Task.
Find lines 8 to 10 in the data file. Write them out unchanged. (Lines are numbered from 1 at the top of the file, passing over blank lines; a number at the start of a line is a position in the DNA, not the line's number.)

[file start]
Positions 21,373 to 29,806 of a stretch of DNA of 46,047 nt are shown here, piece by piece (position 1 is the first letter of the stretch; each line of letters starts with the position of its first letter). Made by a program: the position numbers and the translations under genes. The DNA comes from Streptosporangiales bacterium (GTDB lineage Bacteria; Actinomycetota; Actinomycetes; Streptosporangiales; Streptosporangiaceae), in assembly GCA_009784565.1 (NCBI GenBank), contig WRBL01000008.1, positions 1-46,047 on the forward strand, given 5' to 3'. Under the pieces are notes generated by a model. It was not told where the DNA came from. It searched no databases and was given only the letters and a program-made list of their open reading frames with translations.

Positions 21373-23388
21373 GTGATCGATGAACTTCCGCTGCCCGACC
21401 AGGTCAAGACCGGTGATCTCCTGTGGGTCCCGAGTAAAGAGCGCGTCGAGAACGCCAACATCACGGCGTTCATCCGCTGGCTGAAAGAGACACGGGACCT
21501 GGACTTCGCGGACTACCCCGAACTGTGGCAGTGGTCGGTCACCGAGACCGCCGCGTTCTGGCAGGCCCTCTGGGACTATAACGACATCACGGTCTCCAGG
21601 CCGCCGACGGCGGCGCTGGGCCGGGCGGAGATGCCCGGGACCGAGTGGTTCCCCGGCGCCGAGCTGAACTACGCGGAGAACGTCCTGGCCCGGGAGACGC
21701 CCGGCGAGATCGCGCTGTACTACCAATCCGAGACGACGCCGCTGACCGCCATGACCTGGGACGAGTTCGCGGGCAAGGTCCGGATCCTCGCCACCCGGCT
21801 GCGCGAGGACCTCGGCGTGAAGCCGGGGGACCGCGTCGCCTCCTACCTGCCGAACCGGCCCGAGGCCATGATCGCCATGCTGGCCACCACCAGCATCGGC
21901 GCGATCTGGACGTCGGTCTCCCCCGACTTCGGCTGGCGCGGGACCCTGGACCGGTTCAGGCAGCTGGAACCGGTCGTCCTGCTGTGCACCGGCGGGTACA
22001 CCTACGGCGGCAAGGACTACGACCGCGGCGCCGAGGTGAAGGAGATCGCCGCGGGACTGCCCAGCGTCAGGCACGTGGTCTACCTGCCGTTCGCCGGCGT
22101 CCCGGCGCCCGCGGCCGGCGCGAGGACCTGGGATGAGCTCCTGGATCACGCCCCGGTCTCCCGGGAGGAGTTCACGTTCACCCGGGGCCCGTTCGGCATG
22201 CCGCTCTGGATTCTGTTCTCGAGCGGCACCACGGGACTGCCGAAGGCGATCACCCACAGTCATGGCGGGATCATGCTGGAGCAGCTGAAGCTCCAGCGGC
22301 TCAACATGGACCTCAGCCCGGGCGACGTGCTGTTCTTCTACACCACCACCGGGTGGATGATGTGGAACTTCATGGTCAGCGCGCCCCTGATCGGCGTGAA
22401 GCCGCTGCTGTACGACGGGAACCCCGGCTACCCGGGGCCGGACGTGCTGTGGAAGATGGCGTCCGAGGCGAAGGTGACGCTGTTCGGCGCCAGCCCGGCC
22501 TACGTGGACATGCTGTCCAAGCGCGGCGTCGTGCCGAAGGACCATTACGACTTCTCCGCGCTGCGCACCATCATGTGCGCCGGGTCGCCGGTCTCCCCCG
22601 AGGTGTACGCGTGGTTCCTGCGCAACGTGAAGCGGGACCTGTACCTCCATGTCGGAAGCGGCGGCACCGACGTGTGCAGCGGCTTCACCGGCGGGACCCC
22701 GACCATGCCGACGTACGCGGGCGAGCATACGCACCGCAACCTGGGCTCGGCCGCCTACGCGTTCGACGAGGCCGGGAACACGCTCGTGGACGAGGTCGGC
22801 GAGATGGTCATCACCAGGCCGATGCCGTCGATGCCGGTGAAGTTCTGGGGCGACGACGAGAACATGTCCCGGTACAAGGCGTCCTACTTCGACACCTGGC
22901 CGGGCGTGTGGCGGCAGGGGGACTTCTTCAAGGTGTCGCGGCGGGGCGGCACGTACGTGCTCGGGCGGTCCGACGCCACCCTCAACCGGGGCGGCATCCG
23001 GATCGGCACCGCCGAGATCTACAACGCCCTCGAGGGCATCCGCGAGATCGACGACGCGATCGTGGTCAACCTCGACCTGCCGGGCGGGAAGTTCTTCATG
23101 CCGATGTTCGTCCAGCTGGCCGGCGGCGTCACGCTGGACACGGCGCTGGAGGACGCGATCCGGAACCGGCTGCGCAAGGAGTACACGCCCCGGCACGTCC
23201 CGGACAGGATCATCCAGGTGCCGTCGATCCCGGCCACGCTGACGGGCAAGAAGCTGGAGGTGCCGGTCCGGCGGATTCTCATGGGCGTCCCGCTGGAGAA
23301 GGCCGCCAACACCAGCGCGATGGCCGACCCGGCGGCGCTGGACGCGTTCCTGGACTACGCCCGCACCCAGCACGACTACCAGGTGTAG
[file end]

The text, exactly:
21801 GCGCGAGGACCTCGGCGTGAAGCCGGGGGACCGCGTCGCCTCCTACCTGCCGAACCGGCCCGAGGCCATGATCGCCATGCTGGCCACCACCAGCATCGGC
21901 GCGATCTGGACGTCGGTCTCCCCCGACTTCGGCTGGCGCGGGACCCTGGACCGGTTCAGGCAGCTGGAACCGGTCGTCCTGCTGTGCACCGGCGGGTACA
22001 CCTACGGCGGCAAGGACTACGACCGCGGCGCCGAGGTGAAGGAGATCGCCGCGGGACTGCCCAGCGTCAGGCACGTGGTCTACCTGCCGTTCGCCGGCGT